Nigeria: CBN’s Naira Redesign Triggers Panic Buying of Grains, Price Hike

The harvest season has begun in earnest across the country but the prices of major grains are rising instead of coming down as expected.

Every year, the prices of major grains like maize, paddy and soybeans crash even below the cost of production, leaving many farmers lamenting.

Throughout one of the country’s worst flood disasters in 2012, prices of grains stayed low during the October-November harvest even as the country lost a lot of crops to the disaster.

Although the 2022 flood affected crops, many of the crops, like maize and soybeans, were cultivated in the upland areas. Rice was also cultivated massively in the upland farms in addition to the Fadama regions.

In the last two weeks, there has been a sudden rush for grains in markets across the country, which has seen prices go up even in villages and semi-urban towns.

In Katsina, our correspondent reports that the recent Central Bank policy of redesigning the major naira notes effective December has stimulated panic-buying of farm produce across the local markets of the state by people who would not want to take their money to the bank.

According to the policy, the existing N200, N500 and N1000 would be redesigned, and Nigerians were advised to deposit their cash in such denominations in commercial banks for the new notes.

However, those in shady businesses and those who detest the idea of banking, especially in rural areas, seem to have no other means of changing their old naira notes than to resort to mass purchases of farm produce.

According to brokers in the grain markets, buyers and their agents are now going after the farmers, especially of soybeans, which recorded over 17% increase in price within the period of one week.

Malam Sani Garba from Dandume LGA said not only grains merchants or locals, but the elite too, have their agents across the markets purchasing produce for them in bulk.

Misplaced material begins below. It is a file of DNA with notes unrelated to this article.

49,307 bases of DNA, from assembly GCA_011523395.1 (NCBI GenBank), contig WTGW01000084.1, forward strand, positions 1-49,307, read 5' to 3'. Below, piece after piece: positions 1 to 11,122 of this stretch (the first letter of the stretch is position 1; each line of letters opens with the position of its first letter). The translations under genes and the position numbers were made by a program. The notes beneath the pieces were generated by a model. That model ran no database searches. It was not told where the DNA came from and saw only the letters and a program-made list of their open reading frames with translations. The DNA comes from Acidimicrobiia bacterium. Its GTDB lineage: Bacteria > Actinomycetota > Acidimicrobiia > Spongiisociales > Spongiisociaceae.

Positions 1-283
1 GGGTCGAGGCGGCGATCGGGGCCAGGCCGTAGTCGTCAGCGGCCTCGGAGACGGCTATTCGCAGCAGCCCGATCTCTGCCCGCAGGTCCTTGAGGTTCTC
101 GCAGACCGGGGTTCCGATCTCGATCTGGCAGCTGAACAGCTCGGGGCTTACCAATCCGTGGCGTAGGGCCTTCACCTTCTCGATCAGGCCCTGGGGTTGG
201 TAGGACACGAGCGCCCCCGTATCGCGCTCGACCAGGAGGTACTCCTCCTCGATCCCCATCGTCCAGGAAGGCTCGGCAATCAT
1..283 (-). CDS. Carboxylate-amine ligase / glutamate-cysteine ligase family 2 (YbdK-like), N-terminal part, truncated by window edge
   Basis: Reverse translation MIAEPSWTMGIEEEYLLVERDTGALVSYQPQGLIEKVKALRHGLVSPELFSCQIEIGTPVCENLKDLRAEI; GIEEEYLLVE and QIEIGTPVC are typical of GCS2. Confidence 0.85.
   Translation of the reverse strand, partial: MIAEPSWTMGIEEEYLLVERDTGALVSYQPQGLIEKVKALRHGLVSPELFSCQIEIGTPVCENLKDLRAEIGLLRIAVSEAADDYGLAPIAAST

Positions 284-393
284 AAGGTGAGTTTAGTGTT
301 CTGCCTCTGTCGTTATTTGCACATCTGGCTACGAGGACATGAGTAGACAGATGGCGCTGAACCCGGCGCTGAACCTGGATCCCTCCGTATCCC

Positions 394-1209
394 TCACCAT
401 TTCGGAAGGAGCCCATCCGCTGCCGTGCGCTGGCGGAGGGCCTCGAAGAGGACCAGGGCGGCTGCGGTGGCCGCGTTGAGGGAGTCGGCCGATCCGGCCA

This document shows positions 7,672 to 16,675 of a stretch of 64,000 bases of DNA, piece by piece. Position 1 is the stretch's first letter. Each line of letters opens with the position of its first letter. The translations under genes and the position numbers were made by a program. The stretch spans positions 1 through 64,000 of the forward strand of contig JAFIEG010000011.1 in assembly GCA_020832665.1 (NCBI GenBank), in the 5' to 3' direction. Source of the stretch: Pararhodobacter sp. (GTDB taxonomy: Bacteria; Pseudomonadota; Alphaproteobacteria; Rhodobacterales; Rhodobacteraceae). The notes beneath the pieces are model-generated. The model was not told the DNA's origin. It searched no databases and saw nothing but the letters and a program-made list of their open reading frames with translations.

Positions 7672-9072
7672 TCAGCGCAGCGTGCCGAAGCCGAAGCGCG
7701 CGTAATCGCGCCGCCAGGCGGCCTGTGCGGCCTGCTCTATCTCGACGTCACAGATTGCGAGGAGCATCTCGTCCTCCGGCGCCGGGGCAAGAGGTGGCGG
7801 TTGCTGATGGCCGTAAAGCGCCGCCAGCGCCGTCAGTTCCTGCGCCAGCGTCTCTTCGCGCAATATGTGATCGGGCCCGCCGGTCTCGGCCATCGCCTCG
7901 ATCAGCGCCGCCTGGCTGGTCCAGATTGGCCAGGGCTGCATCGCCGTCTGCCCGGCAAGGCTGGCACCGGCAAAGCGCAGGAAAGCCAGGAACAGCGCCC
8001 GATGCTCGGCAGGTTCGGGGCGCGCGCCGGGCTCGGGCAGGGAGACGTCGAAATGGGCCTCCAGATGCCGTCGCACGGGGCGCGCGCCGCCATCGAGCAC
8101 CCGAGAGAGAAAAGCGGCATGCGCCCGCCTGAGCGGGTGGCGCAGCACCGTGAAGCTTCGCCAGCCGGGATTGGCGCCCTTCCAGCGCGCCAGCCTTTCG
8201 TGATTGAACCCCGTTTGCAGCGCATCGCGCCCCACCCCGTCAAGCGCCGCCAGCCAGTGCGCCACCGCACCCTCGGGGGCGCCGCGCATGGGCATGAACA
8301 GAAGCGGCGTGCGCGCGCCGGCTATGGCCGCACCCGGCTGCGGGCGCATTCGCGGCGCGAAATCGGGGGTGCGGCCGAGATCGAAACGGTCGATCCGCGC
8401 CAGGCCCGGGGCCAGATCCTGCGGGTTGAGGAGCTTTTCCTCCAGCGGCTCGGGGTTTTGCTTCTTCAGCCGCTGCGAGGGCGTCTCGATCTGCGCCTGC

“You see, since last week, our markets are saturated with buyers of maize and soybeans, hence their prices have gone up. Even the merchants that buy the produce for processing factories have no option but to partake in the stampede.

“Soybeans that was sold at N23,000 per 100Kg last week is now N27,000. The price of maize has also gone up to N21,000 from N18,000 last week,” Sani Garba said.

He added that the development might continue up to January next year considering the proliferation of processing factories across the country and the population growth, which places a high demand on farm produce yearly.

Some of the farmers interviewed by this reporter expressed their joy that demand for farm produce was high and they were making huge sales.

Shehu Mani Tandama from Danja LGA said they have suffered from the high cost of fertiliser, crop diseases and then the flood that washed away many rice farms. Therefore it is time now for them to sell their produce at handsome prices.

“But for this development, many farmers, especially those of rice, were at a loss. We are now making revenue to cover the cost of farm rent, pesticide/herbicide, fertiliser and labour. If the trend continues many of us will smile to the bank,” he said.

Mani called on farmers to exploit the situation and plan for the next farming season and not just to squander the revenue they realise.